• Scaling the distribution by \(a\) does impact the spread of the distribution.


If we wish to understand the spread in the distribution of the summed random variables \(X + Y\), we can manipulate the definition of variance to find:

\[\text{Var}(X + Y) = \text{Var}(X) + \text{Var}(Y) + 2E[(X-E[X])(Y-E[Y])]\]

This last term is of special significance. We define the covariance of two random variables as the expected product of deviations from expectation:

\[\text{Cov}(X, Y) = E[(X - E[X])(Y - E[Y])].\]

You can think of covariance as a generalization of variance to two random variables: \[\text{Cov}(X, X) = E[(X - E[X])^2] = \text{Var}(X).\]

We can treat covariance as a measure of association. Remember the definition of correlation given when we first established SLR? The random variable version of the definition can be expressed as follows:

\[r(X, Y) = E\left[\left(\frac{X-E[X]}{\text{SD}(X)}\right)\left(\frac{Y-E[Y]}{\text{SD}(Y)}\right)\right] = \frac{\text{Cov}(X, Y)}{\text{SD}(X)\text{SD}(Y)}.\]

It turns out we’ve been quietly using covariance for some time now! If \(X\) and \(Y\) are independent, then \(\text{Cov}(X, Y) =0\) and \(r(X, Y) = 0\). Note, however, that the converse is not always true: \(X\) and \(Y\) could have \(\text{Cov}(X, Y) = r(X, Y) = 0\) but not be independent. This means that the variance of a sum of independent random variables is the sum of their variances: \[\text{Var}(X + Y) = \text{Var}(X) + \text{Var}(Y) \qquad \text{if } X, Y \text{ are independent}\]

As a side note, to find the standard deviation of a linear transformation \(aX+b\), take the square root of the variance:

\[\text{SD}(aX+b) = \sqrt{\text{Var}(aX+b)} = \sqrt{a^2 \text{Var}(X)} = |a|\text{SD}(X).\]

Using this, we can calculate the variances of \(Y\) and \(Z\) from Example 3:

\[ \begin{align*} \text{Var}(Y) &= \text{Var}(2X_1) = 2^2\text{Var}(X_1) = 35/3 \approx 11.67\\ \text{Var}(Z) &= \text{Var}(X_1 + X_2) = \text{Var}(X_1) + \text{Var}(X_2) = 35/6 \approx 5.83. \end{align*} \]

This also confirms our simulation.

16.3.4 Example: Bernoulli and Binomial Random Variables

To solidify our understanding of expectation and variance. Let’s revisit the Bernoulli distribution and Binomial distribution we introduced above. Expectation and Variance of Bernoulli

Let \(X\) be a Bernoulli(\(p\)) random variable. We denote this as \(X \sim \text{Bernoulli}(p)\). This means that \(X\) takes on the value \(1\) with probability \(p\) and \(0\) with probability \(1-p\). We can therefore calculate its expectation as follows:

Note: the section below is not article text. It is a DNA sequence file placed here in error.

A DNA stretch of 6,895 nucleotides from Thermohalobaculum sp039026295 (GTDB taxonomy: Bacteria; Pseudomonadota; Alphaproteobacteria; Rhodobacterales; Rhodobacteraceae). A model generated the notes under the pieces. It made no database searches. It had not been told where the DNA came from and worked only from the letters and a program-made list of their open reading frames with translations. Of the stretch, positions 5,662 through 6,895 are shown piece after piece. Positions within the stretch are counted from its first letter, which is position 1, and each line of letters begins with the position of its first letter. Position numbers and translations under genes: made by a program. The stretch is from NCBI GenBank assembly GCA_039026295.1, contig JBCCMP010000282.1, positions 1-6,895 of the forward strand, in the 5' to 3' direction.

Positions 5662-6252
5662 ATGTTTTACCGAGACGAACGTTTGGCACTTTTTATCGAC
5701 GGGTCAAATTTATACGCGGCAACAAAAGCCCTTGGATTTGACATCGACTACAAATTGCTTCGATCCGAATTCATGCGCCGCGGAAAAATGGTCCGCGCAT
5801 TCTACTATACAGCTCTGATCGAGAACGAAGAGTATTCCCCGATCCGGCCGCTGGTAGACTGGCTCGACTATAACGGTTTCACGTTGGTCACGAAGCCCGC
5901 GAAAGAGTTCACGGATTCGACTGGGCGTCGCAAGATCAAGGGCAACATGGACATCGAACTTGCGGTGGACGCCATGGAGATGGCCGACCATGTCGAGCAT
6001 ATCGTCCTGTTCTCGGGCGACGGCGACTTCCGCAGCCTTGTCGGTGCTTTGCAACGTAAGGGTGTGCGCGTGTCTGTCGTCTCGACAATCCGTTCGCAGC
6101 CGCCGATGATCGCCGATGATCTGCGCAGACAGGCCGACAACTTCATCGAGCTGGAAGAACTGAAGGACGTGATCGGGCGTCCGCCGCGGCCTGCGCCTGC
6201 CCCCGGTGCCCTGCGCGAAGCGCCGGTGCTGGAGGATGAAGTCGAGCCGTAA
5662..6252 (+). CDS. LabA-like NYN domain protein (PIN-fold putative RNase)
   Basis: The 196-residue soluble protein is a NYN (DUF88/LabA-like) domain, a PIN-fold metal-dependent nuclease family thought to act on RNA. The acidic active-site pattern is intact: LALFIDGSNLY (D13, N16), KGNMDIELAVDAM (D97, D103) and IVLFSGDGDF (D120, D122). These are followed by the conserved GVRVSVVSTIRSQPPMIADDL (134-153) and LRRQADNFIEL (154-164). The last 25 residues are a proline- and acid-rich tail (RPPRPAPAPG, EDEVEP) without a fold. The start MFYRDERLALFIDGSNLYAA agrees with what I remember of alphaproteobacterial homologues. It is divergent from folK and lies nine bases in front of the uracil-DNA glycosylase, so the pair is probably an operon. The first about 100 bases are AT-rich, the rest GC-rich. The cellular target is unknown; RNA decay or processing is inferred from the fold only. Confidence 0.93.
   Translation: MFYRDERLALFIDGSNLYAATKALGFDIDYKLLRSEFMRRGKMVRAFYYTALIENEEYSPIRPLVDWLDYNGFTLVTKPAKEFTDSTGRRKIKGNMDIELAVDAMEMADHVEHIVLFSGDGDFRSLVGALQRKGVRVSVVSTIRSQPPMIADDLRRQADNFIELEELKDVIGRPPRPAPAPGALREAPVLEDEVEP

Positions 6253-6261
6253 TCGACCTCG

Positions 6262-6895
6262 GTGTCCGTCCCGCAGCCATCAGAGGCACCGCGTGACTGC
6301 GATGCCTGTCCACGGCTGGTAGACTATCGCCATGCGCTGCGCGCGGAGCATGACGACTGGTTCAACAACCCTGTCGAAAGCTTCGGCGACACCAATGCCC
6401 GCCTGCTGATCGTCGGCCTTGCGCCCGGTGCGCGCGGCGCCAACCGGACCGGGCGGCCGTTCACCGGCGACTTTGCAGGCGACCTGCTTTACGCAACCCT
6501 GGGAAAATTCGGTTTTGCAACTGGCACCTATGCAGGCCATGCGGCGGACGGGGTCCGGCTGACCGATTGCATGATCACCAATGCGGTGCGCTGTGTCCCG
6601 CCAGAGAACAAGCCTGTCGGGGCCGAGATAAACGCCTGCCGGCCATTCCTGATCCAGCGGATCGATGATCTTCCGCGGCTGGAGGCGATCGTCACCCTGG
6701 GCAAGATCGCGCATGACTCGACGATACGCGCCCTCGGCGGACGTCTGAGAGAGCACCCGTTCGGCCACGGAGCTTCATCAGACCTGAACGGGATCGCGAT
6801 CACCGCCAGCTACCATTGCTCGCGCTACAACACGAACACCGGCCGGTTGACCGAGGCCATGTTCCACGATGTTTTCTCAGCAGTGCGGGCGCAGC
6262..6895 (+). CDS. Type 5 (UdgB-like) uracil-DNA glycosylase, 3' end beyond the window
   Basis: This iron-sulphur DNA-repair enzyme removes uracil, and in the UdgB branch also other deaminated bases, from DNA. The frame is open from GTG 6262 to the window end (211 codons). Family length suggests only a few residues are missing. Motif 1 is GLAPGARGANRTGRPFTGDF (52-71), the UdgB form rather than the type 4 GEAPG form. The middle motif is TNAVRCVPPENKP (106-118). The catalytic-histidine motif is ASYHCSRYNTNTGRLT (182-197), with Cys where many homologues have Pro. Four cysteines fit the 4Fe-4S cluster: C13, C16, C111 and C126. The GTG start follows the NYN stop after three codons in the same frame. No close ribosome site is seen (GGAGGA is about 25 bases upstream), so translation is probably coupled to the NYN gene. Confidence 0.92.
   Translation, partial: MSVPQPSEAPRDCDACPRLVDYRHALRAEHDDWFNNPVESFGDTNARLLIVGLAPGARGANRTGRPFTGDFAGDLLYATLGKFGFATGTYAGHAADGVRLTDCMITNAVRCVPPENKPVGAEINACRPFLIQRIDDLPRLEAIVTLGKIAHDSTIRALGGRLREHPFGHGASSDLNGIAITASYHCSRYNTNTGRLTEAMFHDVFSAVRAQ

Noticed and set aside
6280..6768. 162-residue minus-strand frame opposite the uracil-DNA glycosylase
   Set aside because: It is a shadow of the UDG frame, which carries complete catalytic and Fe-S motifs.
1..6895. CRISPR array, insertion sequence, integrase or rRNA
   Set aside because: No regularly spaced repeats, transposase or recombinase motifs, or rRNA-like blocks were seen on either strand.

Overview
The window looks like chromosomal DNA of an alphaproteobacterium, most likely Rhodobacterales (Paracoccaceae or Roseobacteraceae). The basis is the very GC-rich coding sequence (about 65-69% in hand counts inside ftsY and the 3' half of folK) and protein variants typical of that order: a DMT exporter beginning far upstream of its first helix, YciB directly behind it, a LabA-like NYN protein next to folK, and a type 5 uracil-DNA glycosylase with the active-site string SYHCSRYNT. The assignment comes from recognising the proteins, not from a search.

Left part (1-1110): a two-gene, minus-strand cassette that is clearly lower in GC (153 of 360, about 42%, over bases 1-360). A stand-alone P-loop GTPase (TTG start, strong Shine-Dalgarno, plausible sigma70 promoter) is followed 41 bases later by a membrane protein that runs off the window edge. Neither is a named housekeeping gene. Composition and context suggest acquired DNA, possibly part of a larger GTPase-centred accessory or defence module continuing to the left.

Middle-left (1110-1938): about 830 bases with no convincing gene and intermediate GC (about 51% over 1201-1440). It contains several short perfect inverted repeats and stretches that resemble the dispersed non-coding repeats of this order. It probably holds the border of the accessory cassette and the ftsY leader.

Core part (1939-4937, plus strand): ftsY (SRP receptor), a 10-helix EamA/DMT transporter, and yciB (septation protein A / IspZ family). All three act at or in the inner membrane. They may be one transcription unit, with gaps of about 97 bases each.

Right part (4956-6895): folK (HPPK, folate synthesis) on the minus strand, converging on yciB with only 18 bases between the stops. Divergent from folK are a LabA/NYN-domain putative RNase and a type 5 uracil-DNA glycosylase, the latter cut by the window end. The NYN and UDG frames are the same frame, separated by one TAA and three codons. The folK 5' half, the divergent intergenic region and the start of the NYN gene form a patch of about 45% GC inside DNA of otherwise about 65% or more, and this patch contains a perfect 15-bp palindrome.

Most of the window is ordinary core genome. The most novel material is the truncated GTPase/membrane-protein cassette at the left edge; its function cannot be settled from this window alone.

\[ \begin{align*} E[X] &= \sum_{\text{all possible } x} xP(X = x)\\ &= 1 \cdot p + 0 \cdot (1-p) \\ &= p. \end{align*} \]

It is important to note that the expectation of a random variable does not need to be a possible value of the random variable. In this case, the possible values of \(X\) are \(\{0, 1\}\), but its expectation is \(p\), not necessarily \(0\) or \(1\).

To calculate its variance, we use the computation formula \(\text{Var}(X) = E[X^2] - (E[X])^2\). We first need \(E[X^2]\):

\[ \begin{align*} E[X^2] &= \sum_{\text{all possible } x} x^2 P(X = x)\\ &= 1^2 \cdot p + 0^2 \cdot (1-p)\\ &= p. \end{align*} \]

Then we can calculate \(\text{Var}(X)\):

\[ \text{Var}(X) = E[X^2] - (E[X])^2 = p - p^2 = p(1-p). \] Expectation and Variance of Binomial

If we take the sum of \(n\) independent Bernoulli random variables with probability \(p\), we get a Binomial random variable with parameters \(n\) and \(p\). Let \(X_1, X_2, \dots, X_n\) be i.i.d. Bernoulli random variables with parameter \(p\), then we can define a random variable \(Y\) as a sum of the \(X_i\)’s:

\[Y = \sum_{i=1}^n X_i.\]

\(Y\) follows the Binomial distribution with parameters \(n\) and \(p\). We denote this as \(Y \sim \text{Binomial}(n, p).\) We can calculate its expectation:

\[ \begin{align*} E[Y] &= E\Big[\sum_{i=1}^n X_i\Big]= \sum_{i=1}^n E[X_i] = \sum_{i=1}^n p = np. \end{align*} \]

The second step follows from the linearity of expectation, and the third step comes from the expectation of a \(\text{Bernoulli}(p)\) random variable.

We can also calculate the variance, using the properties of variance: \[ \text{Var}(Y) = \text{Var}\Big(\sum_{i=1}^n X_i\Big) = \sum_{i=1}^n \text{Var}(X_i) = \sum_{i=1}^n p(1-p) = np(1-p), \]

where the second step follows from the variance of sums of independent random variables, and the third steps comes from the variance of a \(\text{Bernoulli}(p)\) random variable.

16.4 Populations and Samples